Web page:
Here’s a new feature I’ll call Civics 101. A few times per week I’ll do brief posts that explain basic facts about government and public policy that most people probably don’t know, but need to know. There won’t be any grand organization to the series. Just whatever I think of.
To open, what does our government do? Most people have no idea, and think our taxes all go to welfare, foreign aid, and $1,000 Pentagon feather dusters, or something. In reality, it’s pretty simple. Thousands of individual programs boil down to actually trying to do only a few big things.
About 2/3 of taxes are spend by the U.S. government, as follows
Note that about 70% goes to just four activities: Defense, Social Security, Health Care, and (mandatory) interest payments on prior debt. Also, the big drivers of future deficits are the health care slices: They are making the pie itself grow the most. Want to balance the budget? Either (1) control HC costs, (2) pare back government’s responsibility to pay for HC, (3) take a meat axe to other pieces of the pie, or (4) raise taxes so the public pays for what it gets and we stop borrowing from our children. There is no fifth choice. (Okay–except raising workers’ productivity, which would lift future incomes and taxes collected even if tax rates go unchanged. But Obama’s trying to do just that by investing more in public goods like infrastructure and energy.)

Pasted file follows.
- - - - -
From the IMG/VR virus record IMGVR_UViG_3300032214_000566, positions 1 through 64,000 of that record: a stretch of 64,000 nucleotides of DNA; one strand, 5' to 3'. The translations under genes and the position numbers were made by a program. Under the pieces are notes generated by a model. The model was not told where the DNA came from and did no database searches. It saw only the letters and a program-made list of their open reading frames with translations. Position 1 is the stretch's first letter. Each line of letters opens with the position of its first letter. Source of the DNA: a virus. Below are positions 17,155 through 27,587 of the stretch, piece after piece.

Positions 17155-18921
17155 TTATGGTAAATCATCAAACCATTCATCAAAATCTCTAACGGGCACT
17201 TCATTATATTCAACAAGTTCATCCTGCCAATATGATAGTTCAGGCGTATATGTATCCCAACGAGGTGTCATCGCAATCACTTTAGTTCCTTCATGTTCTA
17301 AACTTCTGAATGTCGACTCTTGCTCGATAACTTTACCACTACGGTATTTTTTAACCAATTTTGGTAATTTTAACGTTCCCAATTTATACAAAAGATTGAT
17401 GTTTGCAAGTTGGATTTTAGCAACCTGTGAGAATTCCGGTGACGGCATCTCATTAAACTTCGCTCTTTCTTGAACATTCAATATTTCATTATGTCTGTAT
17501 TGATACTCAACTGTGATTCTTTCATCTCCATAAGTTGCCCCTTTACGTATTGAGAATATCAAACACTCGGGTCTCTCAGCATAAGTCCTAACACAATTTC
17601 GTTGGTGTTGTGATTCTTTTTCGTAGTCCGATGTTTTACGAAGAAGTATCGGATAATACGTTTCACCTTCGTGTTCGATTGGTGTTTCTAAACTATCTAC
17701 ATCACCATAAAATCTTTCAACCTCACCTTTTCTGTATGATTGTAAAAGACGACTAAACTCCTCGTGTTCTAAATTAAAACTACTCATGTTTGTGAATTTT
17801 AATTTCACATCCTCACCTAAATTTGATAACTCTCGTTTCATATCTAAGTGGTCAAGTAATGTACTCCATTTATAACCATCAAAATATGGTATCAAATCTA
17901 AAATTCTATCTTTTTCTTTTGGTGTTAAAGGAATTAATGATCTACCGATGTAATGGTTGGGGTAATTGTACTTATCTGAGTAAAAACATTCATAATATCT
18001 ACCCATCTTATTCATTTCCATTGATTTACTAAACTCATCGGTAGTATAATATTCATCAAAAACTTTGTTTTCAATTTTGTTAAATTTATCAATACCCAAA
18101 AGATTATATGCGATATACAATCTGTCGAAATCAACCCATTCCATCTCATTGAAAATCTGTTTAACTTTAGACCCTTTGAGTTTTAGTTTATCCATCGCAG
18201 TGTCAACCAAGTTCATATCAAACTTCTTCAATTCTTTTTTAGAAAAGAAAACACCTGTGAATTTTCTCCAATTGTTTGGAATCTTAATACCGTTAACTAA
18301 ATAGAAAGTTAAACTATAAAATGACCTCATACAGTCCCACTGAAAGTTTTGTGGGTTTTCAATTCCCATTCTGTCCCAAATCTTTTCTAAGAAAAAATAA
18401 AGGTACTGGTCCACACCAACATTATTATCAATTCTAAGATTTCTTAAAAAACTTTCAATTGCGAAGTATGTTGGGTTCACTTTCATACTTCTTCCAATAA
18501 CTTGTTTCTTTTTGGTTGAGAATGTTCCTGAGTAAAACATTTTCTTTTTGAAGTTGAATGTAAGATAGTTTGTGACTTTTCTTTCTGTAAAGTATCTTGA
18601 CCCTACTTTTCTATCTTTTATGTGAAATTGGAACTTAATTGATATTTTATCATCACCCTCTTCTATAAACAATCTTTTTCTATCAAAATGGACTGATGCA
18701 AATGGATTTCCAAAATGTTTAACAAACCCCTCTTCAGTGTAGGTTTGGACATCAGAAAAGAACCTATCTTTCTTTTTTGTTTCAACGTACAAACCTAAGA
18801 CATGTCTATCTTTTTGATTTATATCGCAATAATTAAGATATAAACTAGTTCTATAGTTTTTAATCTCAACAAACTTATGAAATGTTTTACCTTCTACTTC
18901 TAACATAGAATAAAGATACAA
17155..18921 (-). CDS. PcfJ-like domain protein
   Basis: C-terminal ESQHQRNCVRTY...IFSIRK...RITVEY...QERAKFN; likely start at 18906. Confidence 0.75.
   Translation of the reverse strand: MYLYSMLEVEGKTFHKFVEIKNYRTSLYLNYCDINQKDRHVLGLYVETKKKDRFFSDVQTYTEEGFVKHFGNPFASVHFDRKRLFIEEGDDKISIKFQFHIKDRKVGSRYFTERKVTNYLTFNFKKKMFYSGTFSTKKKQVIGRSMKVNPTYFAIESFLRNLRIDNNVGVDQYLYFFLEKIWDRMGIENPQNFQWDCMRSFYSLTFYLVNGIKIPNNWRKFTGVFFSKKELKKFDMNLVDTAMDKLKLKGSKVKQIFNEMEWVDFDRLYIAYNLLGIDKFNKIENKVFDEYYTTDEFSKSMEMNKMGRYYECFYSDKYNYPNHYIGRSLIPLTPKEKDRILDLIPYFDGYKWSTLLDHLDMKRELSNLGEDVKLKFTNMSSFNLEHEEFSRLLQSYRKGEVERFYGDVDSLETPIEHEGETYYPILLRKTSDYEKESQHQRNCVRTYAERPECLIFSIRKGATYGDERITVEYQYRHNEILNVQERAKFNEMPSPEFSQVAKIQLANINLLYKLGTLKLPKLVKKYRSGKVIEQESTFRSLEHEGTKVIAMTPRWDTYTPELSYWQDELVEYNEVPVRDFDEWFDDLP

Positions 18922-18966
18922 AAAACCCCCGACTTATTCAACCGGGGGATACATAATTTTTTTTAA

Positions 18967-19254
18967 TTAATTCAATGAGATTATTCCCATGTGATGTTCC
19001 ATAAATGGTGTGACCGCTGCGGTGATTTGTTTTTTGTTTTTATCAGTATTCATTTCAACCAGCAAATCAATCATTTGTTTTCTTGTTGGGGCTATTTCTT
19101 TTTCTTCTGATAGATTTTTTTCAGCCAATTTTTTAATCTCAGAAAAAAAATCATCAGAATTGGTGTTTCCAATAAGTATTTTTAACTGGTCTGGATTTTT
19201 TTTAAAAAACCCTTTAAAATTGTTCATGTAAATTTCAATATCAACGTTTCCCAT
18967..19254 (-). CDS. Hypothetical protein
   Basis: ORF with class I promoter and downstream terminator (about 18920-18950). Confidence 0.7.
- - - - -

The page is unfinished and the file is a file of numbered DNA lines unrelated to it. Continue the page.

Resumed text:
State Government Spending
One third of government is spent here. What they spend it on varies a lot by state. But, as this chart shows, most of it goes to education, health care, and transportation.
I think California spends one-half of its budget on education (40% K-12, 10% colleges), and another 10% on corrections. States’ choices are even more limited. they can’t do much to actually slow HC cost growth, and they have to balance their operating budgets every year–no borrowing from our kids allowed. that’s why California and others have had to wield that meat axe on higher education, etc.
Next up: Who Pays For Government?